Carhartt: Work in Progress

In the early-mid 80s a man called Edwin Feah was walking around a Parisian flea market when he found a couple of Carhartt jackets and was struck by the quality of the fabric and the durability it possessed.  He went around the market and bought all that he could find and took them home to research where they came from. Once he had figured out the company was Carhartt, he vowed to one day visit their offices. Which is exactly what he did.
Whilst with his wife travelling across America at the end of the 80s, Faeh gave Carhartt a call. Amazingly they asked him to pop in to the office and meet the executives. Faeh told them about his finding Carhartt and wanting to distribute Carhartt across Europe, they almost fully agreed: they gave him the rights to sell in Germany only. Not the rest of Europe. Thankfully for us Faeh didn’t really listen to them. 
Although at first he did sell in Germany, he soon grew tired and started selling the clothes, without the rights, across Europe. This illegal move was a risky one and, sure enough, Carhartt figured it out pretty quickly. There was just one thing though: the clothes had sold so well that Carhartt didn’t really have a leg to stand on. Suddenly Faeh held the cards and this meant he could negotiate a brand new deal, one that catapulted the streetwear element of the brand even higher.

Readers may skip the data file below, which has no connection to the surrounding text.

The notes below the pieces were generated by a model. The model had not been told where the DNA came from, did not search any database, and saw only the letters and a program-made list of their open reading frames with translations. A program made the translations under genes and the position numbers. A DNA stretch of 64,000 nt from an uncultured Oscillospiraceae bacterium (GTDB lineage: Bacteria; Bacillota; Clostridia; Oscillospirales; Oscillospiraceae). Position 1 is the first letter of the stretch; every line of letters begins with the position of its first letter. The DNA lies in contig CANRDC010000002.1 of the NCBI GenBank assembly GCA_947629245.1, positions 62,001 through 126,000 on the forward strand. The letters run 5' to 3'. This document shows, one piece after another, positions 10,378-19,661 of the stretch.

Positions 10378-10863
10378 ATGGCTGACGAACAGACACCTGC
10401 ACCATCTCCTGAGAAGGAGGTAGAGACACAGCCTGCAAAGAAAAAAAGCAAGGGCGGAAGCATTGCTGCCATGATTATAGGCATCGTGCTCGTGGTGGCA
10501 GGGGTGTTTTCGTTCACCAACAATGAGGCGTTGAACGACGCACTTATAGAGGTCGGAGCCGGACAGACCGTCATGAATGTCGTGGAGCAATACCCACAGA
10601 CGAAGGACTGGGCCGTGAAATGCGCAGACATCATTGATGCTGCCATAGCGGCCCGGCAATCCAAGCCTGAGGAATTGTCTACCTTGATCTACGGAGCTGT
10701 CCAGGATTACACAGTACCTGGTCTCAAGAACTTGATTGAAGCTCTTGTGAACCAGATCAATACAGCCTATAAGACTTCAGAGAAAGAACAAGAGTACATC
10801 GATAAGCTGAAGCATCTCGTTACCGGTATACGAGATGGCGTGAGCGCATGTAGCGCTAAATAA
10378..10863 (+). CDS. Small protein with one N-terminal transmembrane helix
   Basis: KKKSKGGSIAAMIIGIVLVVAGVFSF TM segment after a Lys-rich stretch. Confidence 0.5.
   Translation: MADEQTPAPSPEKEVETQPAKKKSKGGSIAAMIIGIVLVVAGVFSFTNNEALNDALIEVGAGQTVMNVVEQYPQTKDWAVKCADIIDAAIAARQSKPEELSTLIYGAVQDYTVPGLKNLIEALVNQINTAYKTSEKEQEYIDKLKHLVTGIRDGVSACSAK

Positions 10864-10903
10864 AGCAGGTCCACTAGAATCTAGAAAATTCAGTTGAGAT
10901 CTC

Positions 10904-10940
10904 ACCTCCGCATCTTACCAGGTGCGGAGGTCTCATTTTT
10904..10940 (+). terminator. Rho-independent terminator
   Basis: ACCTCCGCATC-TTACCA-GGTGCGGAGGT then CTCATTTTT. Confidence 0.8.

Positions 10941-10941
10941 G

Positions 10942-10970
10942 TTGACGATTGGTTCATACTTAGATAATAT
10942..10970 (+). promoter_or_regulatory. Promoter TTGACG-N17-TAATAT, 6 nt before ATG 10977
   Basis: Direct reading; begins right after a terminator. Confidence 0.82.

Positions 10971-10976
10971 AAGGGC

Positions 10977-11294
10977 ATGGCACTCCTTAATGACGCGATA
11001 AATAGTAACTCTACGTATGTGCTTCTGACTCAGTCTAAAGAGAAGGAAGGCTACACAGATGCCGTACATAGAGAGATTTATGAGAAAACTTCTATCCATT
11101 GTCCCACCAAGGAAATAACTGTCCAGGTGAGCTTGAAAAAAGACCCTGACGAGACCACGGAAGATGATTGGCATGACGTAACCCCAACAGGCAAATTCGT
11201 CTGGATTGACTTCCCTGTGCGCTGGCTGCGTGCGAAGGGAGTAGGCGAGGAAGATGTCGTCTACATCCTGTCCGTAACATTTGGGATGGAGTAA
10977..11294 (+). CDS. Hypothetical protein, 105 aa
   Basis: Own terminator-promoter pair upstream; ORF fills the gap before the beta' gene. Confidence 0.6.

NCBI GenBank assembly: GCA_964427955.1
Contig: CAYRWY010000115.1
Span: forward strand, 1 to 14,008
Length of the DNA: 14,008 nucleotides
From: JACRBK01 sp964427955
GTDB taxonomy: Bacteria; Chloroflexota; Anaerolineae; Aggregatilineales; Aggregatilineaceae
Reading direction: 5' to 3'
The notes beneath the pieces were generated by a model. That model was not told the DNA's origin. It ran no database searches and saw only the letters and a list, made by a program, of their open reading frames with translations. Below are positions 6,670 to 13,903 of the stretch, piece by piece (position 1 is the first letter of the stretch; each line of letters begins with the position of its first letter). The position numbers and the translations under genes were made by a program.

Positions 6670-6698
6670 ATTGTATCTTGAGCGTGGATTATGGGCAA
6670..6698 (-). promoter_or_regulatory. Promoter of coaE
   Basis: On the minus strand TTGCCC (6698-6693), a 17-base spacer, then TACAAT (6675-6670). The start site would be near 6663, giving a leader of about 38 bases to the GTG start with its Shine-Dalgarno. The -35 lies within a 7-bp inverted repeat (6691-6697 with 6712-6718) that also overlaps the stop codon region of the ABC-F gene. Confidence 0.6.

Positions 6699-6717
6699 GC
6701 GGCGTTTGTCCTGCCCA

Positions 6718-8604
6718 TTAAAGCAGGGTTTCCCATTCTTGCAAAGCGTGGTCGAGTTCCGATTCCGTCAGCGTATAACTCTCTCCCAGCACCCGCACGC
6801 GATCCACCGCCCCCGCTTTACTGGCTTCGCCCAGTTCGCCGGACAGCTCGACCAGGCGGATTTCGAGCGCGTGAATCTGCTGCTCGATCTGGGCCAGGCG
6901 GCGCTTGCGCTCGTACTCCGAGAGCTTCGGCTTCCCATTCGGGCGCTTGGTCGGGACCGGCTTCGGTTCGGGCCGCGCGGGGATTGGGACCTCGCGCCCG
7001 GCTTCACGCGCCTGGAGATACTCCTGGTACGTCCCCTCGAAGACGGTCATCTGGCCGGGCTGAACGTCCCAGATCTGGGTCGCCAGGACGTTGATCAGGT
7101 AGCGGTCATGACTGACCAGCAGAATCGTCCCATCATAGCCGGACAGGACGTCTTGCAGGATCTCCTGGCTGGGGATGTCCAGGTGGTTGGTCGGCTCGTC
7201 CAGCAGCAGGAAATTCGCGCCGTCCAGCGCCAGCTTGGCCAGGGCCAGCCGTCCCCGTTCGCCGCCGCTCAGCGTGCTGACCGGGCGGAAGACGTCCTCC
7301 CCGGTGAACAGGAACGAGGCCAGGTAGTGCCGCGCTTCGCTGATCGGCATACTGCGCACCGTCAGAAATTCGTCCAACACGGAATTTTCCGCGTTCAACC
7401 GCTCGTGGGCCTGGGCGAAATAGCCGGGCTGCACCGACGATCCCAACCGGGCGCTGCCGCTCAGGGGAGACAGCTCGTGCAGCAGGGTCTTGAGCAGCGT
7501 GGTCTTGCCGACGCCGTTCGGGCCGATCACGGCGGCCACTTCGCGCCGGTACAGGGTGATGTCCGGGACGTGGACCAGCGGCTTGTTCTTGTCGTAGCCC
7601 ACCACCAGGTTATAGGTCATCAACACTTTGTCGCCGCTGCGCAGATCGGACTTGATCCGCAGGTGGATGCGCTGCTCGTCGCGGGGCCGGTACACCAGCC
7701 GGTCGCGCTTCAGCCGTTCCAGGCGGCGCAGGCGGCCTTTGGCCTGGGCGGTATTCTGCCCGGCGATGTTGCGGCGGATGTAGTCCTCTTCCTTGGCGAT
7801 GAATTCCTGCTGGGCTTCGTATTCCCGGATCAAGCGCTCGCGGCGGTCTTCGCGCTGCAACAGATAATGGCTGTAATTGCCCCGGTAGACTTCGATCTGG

Edwin Feah set about creating Carhartt: Work in Progress which Carhartt agreed to let him run as a separate brand. Faeh now had the rights to sell across Europe as well as the freedom to manufacture his own pieces and put their own twist on the Carhartt brand. This allowed WIP to fashion the same designs that attracted the new demographic in the first place whilst eliminating some of the less comfortable elements associated with work gear. As Carhartt WIP flooded Europe it didn’t have the same history attached as in America so they were able to introduce it as streetwear, immediately becoming associated with youth culture, skaters, and other countercultures.

Global Success

Essentially Carhartt found a way to appeal to two very separate demographics at the same time: sold in workwear stores and fashion stores alike. Again, the changing face of the workforce meant that Carhartt had to adapt and, with the addition of WIP, they’re now gracing catwalks and creating numerous collabs with other designers such as BAPE in 2006. Now they’ve collaborated outside of fashion with Guinness and creating a line for Warner Brothers to celebrate the release of The Batman. They also released their own bluetooth speakers, glass sets, and other such novelty collectors items. 
Unfortunately it isn’t yet clear whether Carhartt are fully able to control the focus of either the original workwear or the streetwear to the high standards they have shown over the years. Despite the streetwear continuing to gain momentum, the workwear has suffered from bad reviews in recent years. Claims that the quality has dropped have plagued Carhartt in the last few years, at least in workwear. The streetwear side however, after aligning itself with the skater community - even setting up skate & BMX teams - shows no signs of slowing down.